Research Papers

The Effects of Valence on Driving

Version 1
Date added June 30, 2016
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Category 2016 CARSP XXVI Halifax
Tags Research and Evaluation, Session 4A
Author/Auteur Caroll Lau
Stream/Volet Research and Evaluation

Slidedeck Presentation Only (no paper submitted)

4A - Lau

Abstract

Background/Context: Emotion is thought to have a significant role in driving such that it affects attention while driving. Research suggests that positive and negative valence have different effects on attention. For example, the “broaden and build” model suggests that positive valence broadens attention leading to more fixations on peripheral stimuli, while negative valence narrows attentional focus. When driving, these effects on attention can influence how one can detect hazards on the road. Hazard detection and steering ability are thought to have different attentional mechanisms. Hazard detection involves focal attention, which is intimately related with eye movements that serve to place information in the fovea (the part most sensitive to fine detail). Focal attention is crucial for object recognition and visual search, abilities important for recognizing and responding to hazards. Hazard response performance is often measured by braking response times (i.e., how long it takes a driver to respond to hazards using the brakes of the vehicle). In contrast, steering (controlling the driver’s position in space) is thought to require ambient attention, a type of attention that does not involve eye movements. Steering performance is assessed by the standard deviation of lane positioning (SDLP) or how much deviation the driver has from the center of their lane, more variability in SDLP simply means poorer steering performance.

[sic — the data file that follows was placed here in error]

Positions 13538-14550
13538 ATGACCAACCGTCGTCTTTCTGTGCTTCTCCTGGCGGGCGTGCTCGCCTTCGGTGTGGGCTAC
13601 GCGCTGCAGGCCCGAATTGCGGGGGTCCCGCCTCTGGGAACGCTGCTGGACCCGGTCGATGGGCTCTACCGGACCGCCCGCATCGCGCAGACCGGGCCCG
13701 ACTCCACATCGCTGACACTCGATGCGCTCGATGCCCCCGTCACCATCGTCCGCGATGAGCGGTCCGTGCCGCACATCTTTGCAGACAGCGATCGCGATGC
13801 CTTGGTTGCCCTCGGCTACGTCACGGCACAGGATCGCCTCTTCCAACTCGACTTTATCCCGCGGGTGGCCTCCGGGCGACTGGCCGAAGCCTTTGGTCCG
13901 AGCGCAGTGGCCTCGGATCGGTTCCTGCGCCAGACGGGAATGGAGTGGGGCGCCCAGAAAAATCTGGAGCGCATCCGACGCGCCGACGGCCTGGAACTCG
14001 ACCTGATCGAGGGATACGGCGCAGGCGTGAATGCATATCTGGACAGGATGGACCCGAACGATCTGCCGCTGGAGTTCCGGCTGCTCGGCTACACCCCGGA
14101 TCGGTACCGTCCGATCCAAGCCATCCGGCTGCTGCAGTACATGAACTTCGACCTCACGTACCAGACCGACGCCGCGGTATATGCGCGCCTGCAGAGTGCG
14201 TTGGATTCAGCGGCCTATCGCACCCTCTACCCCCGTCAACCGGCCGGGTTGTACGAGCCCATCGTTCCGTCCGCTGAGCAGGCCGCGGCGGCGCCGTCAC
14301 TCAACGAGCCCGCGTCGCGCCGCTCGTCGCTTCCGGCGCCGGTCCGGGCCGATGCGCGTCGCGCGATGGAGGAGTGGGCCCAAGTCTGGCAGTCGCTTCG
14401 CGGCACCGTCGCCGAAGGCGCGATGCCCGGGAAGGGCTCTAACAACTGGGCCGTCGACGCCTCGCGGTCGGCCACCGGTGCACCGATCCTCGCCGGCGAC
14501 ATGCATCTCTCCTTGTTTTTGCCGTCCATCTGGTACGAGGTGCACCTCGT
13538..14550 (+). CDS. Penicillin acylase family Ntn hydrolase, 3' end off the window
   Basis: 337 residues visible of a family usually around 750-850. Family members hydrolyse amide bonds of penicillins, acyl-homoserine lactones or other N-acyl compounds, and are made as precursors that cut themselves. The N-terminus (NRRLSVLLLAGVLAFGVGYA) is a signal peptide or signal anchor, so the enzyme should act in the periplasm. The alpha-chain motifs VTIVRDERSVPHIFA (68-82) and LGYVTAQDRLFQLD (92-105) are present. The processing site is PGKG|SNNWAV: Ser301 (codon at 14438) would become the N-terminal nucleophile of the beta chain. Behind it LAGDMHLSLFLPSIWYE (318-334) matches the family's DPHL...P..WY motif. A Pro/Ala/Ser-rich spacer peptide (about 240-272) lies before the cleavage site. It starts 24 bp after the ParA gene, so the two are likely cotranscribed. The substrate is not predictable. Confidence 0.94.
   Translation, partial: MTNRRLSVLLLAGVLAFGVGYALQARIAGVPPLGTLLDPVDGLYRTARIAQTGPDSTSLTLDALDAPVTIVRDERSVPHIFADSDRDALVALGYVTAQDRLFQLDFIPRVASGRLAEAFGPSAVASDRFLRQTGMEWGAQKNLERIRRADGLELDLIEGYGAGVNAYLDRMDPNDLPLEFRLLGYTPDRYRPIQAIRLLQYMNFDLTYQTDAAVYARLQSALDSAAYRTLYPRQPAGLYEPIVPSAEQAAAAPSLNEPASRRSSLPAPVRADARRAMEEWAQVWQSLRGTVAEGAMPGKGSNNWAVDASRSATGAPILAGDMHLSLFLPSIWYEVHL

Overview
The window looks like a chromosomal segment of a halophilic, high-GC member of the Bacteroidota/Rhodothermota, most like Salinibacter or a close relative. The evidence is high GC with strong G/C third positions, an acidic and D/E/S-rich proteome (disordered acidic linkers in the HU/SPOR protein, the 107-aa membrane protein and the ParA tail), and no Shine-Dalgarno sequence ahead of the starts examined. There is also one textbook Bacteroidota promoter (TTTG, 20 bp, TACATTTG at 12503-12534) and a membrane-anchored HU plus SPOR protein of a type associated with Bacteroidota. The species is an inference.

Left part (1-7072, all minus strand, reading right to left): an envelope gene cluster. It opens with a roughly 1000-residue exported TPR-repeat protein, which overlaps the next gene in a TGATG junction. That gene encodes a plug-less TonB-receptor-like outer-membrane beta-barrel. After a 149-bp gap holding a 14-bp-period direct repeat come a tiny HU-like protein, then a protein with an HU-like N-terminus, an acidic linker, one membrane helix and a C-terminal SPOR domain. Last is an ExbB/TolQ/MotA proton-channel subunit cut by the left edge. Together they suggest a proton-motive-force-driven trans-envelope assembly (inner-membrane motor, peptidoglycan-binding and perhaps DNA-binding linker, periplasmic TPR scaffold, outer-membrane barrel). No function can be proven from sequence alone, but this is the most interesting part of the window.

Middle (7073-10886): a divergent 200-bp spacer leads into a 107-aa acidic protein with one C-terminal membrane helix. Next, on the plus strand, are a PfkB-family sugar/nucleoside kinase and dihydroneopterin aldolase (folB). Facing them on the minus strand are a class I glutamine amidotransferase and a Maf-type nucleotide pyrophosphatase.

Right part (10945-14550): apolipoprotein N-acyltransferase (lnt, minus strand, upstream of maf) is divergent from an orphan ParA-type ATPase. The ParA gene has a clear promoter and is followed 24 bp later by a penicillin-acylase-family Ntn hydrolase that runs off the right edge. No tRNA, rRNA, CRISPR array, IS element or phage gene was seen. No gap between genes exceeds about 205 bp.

Aims/Objectives: Recent driving experiments designed to look at the effects of valence on driving tend to confound valence with arousal rising complications about the independent influence valence may have on performance. Thus, this study was designed to observe how positive and negative valence influences driving performance while controlling the effects of arousal.

Methods/Target Group: Valence was manipulated by presenting music at major and minor keys associated with positive and negative valence. Because arousal increases with tempo (speeds) in music, tempo was adjusted to an average moderate tempo for all music stimuli to control for arousal.

A study was conducted to test participants using a driving simulator while listening to music in either major key, minor key, or no music at all. Brake response times for peripheral and central hazards were compared and steering performance was assessed by the standard deviation of lateral positioning.

Results/Activities: It is expected that positive valence significantly reduces response time for peripheral stimuli, as well as have lower variability in SDLP (i.e., better steering). Given that increasing music tempo is associated with increased driving speeds, by adjusting music to a moderate tempo driving speeds should remain non-significantly different between groups.

Discussion/Deliverables: N/A

Conclusions: By understanding the factors that influence driving performance, in particular emotion, performance can be maximized. Ultimately, this can lead to minimizing vehicle collisions associated with inattention.

Caroll Lau